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Items: 18

1.

Temperature and photoperiod drive spring phenology across all species in a temperate forest community.

Flynn DFB, Wolkovich EM.

New Phytol. 2018 Sep;219(4):1353-1362. doi: 10.1111/nph.15232. Epub 2018 Jun 5.

PMID:
29870050
2.

Global shifts in the phenological synchrony of species interactions over recent decades.

Kharouba HM, Ehrlén J, Gelman A, Bolmgren K, Allen JM, Travers SE, Wolkovich EM.

Proc Natl Acad Sci U S A. 2018 May 15;115(20):5211-5216. doi: 10.1073/pnas.1714511115. Epub 2018 Apr 16.

PMID:
29666247
3.

Shifting regimes and changing interactions in the Lake Washington, U.S.A., plankton community from 1962-1994.

Francis TB, Wolkovich EM, Scheuerell MD, Katz SL, Holmes EE, Hampton SE.

PLoS One. 2014 Oct 22;9(10):e110363. doi: 10.1371/journal.pone.0110363. eCollection 2014.

4.

Temporal ecology in the Anthropocene.

Wolkovich EM, Cook BI, McLauchlan KK, Davies TJ.

Ecol Lett. 2014 Nov;17(11):1365-79. doi: 10.1111/ele.12353. Epub 2014 Sep 8.

PMID:
25199649
5.

Back to the future for plant phenology research.

Wolkovich EM, Ettinger AK.

New Phytol. 2014 Sep;203(4):1021-4. doi: 10.1111/nph.12957. No abstract available.

6.

Phenological niches and the future of invaded ecosystems with climate change.

Wolkovich EM, Cleland EE.

AoB Plants. 2014 Mar 31;6. pii: plu013. doi: 10.1093/aobpla/plu013. Review.

7.

Progress towards an interdisciplinary science of plant phenology: building predictions across space, time and species diversity.

Wolkovich EM, Cook BI, Davies TJ.

New Phytol. 2014 Mar;201(4):1156-62. Epub 2013 Nov 18. Review.

PMID:
24649487
8.

Predicting invasion in grassland ecosystems: is exotic dominance the real embarrassment of richness?

Seabloom EW, Borer ET, Buckley Y, Cleland EE, Davies K, Firn J, Harpole WS, Hautier Y, Lind E, MacDougall A, Orrock JL, Prober SM, Adler P, Alberti J, Anderson TM, Bakker JD, Biederman LA, Blumenthal D, Brown CS, Brudvig LA, Caldeira M, Chu C, Crawley MJ, Daleo P, Damschen EI, D'Antonio CM, DeCrappeo NM, Dickman CR, Du G, Fay PA, Frater P, Gruner DS, Hagenah N, Hector A, Helm A, Hillebrand H, Hofmockel KS, Humphries HC, Iribarne O, Jin VL, Kay A, Kirkman KP, Klein JA, Knops JM, La Pierre KJ, Ladwig LM, Lambrinos JG, Leakey AD, Li Q, Li W, McCulley R, Melbourne B, Mitchell CE, Moore JL, Morgan J, Mortensen B, O'Halloran LR, Pärtel M, Pascual J, Pyke DA, Risch AC, Salguero-Gómez R, Sankaran M, Schuetz M, Simonsen A, Smith M, Stevens C, Sullivan L, Wardle GM, Wolkovich EM, Wragg PD, Wright J, Yang L.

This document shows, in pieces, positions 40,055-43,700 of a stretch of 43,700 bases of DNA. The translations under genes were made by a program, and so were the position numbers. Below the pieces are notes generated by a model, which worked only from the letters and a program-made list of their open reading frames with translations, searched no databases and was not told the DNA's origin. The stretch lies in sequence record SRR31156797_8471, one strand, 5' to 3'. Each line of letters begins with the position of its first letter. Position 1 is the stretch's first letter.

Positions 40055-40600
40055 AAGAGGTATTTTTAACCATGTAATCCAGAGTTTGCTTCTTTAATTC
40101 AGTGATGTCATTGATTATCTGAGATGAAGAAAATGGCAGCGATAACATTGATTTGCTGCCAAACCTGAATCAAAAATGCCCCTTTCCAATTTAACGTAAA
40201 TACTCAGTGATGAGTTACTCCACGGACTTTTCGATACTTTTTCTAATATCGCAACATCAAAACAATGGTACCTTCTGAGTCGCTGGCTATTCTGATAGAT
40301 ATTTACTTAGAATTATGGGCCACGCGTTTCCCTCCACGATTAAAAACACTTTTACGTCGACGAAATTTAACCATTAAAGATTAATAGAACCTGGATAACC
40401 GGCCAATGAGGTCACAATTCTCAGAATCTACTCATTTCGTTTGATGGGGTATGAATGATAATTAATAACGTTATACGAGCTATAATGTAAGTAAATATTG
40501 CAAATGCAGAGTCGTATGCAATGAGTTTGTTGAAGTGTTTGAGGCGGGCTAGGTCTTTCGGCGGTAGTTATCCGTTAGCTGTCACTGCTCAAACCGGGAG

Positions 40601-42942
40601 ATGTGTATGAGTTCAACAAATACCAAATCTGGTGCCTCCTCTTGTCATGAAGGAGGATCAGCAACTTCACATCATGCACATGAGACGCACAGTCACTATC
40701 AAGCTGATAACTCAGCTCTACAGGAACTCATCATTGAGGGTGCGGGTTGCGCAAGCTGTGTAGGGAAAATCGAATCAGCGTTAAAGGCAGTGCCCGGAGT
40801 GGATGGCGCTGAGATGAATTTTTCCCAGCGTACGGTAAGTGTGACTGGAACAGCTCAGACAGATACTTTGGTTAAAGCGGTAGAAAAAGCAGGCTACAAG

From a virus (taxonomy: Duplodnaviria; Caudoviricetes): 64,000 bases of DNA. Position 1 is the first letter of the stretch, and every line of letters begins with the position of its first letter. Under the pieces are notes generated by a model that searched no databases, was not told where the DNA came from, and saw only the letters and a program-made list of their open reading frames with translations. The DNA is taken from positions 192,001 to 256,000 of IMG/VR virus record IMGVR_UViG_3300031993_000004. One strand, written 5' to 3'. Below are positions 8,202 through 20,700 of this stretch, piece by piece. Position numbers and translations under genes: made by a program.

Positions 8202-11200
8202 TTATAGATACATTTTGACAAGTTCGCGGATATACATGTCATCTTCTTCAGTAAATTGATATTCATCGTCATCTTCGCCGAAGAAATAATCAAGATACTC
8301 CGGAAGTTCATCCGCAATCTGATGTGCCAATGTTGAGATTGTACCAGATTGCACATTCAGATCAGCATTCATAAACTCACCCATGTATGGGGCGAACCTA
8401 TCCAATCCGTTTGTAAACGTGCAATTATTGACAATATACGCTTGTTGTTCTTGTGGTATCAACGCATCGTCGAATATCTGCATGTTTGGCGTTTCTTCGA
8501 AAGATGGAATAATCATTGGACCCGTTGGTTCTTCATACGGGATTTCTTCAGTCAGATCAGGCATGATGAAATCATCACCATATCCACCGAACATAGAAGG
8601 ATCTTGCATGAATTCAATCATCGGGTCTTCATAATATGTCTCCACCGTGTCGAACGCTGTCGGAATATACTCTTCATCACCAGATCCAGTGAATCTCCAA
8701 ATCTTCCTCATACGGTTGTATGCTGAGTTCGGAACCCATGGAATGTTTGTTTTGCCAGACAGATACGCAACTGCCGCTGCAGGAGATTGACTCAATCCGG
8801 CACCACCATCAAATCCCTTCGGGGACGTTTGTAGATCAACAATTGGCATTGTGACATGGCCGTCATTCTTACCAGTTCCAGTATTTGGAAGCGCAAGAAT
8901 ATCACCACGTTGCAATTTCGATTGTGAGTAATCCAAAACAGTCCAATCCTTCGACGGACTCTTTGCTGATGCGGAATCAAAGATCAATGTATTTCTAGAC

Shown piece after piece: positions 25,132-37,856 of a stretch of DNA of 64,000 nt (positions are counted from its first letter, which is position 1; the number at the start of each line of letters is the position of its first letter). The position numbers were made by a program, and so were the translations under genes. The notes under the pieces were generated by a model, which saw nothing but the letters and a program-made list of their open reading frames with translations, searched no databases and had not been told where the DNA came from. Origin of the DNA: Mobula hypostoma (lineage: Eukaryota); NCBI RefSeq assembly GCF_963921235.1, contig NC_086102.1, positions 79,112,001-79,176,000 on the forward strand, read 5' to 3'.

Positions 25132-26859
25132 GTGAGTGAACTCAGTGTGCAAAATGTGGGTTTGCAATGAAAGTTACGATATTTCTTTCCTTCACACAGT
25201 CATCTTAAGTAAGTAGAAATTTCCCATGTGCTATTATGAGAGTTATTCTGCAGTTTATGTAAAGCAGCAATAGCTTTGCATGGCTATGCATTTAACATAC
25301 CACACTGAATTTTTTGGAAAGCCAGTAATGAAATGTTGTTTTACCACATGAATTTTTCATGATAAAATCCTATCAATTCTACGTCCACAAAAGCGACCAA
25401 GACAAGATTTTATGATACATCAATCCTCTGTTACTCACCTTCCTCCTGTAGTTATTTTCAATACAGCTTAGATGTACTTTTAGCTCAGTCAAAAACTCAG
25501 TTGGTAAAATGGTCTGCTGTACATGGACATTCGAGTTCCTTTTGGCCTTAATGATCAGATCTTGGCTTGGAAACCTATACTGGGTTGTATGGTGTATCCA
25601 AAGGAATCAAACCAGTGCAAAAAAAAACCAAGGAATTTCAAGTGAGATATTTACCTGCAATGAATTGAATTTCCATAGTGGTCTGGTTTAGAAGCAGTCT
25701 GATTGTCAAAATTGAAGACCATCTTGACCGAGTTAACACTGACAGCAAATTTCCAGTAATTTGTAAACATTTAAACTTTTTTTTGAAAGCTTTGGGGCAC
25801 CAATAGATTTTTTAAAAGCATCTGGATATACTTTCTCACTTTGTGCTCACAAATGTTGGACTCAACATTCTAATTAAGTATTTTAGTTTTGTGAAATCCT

Glob Chang Biol. 2013 Dec;19(12):3677-87. doi: 10.1111/gcb.12370. Epub 2013 Oct 16.

PMID:
24038796
9.

Temperature-dependent shifts in phenology contribute to the success of exotic species with climate change.

Wolkovich EM, Davies TJ, Schaefer H, Cleland EE, Cook BI, Travers SE, Willis CG, Davis CC.

Am J Bot. 2013 Jul;100(7):1407-21.

10.

Phenological tracking enables positive species responses to climate change.

Cleland EE, Allen JM, Crimmins TM, Dunne JA, Pau S, Travers SE, Zavaleta ES, Wolkovich EM.

Ecology. 2012 Aug;93(8):1765-71.

PMID:
22928404
11.

Incompletely resolved phylogenetic trees inflate estimates of phylogenetic conservatism.

Davies TJ, Kraft NJ, Salamin N, Wolkovich EM.

Ecology. 2012 Feb;93(2):242-7.

PMID:
22624305
12.

Warming experiments underpredict plant phenological responses to climate change.

Wolkovich EM, Cook BI, Allen JM, Crimmins TM, Betancourt JL, Travers SE, Pau S, Regetz J, Davies TJ, Kraft NJ, Ault TR, Bolmgren K, Mazer SJ, McCabe GJ, McGill BJ, Parmesan C, Salamin N, Schwartz MD, Cleland EE.

Nature. 2012 May 2;485(7399):494-7. doi: 10.1038/nature11014.

PMID:
22622576
13.

Divergent responses to spring and winter warming drive community level flowering trends.

Cook BI, Wolkovich EM, Parmesan C.

Proc Natl Acad Sci U S A. 2012 Jun 5;109(23):9000-5. doi: 10.1073/pnas.1118364109. Epub 2012 May 21.

14.

Flowering phenology as a functional trait in a tallgrass prairie.

Craine JM, Wolkovich EM, Gene Towne E, Kembel SW.

New Phytol. 2012 Feb;193(3):673-82. doi: 10.1111/j.1469-8137.2011.03953.x. Epub 2011 Nov 10.

15.

Scavenging: how carnivores and carrion structure communities.

Wilson EE, Wolkovich EM.

Trends Ecol Evol. 2011 Mar;26(3):129-35. doi: 10.1016/j.tree.2010.12.011. Epub 2011 Feb 2.

PMID:
21295371
16.

Abundance of introduced species at home predicts abundance away in herbaceous communities.

Firn J, Moore JL, MacDougall AS, Borer ET, Seabloom EW, HilleRisLambers J, Harpole WS, Cleland EE, Brown CS, Knops JM, Prober SM, Pyke DA, Farrell KA, Bakker JD, O'Halloran LR, Adler PB, Collins SL, D'Antonio CM, Crawley MJ, Wolkovich EM, La Pierre KJ, Melbourne BA, Hautier Y, Morgan JW, Leakey AD, Kay A, McCulley R, Davies KF, Stevens CJ, Chu CJ, Holl KD, Klein JA, Fay PA, Hagenah N, Kirkman KP, Buckley YM.

Ecol Lett. 2011 Mar;14(3):274-81. doi: 10.1111/j.1461-0248.2010.01584.x. Epub 2011 Feb 1.

PMID:
21281419
17.
18.

Complex responses to invasive grass litter by ground arthropods in a Mediterranean scrub ecosystem.

Wolkovich EM, Bolger DT, Holway DA.

Oecologia. 2009 Oct;161(4):697-708. doi: 10.1007/s00442-009-1425-7. Epub 2009 Aug 8.

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